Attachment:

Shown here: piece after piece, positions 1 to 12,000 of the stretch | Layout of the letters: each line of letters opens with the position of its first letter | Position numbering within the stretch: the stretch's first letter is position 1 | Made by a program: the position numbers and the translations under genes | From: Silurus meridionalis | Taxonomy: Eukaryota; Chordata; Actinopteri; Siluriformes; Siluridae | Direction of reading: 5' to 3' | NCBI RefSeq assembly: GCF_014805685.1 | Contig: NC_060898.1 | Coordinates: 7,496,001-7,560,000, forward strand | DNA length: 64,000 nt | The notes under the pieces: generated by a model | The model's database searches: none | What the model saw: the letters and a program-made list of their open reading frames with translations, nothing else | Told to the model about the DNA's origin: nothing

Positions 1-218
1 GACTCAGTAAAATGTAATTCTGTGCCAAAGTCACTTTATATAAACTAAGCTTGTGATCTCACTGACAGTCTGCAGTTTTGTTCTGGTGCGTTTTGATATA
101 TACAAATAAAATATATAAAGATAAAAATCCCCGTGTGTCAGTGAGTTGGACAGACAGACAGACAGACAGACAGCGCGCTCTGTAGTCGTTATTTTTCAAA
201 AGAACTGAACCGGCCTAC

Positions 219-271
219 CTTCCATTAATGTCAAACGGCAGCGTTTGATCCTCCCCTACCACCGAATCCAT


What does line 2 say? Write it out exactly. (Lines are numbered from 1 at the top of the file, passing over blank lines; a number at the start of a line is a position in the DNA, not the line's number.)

Positions 1-218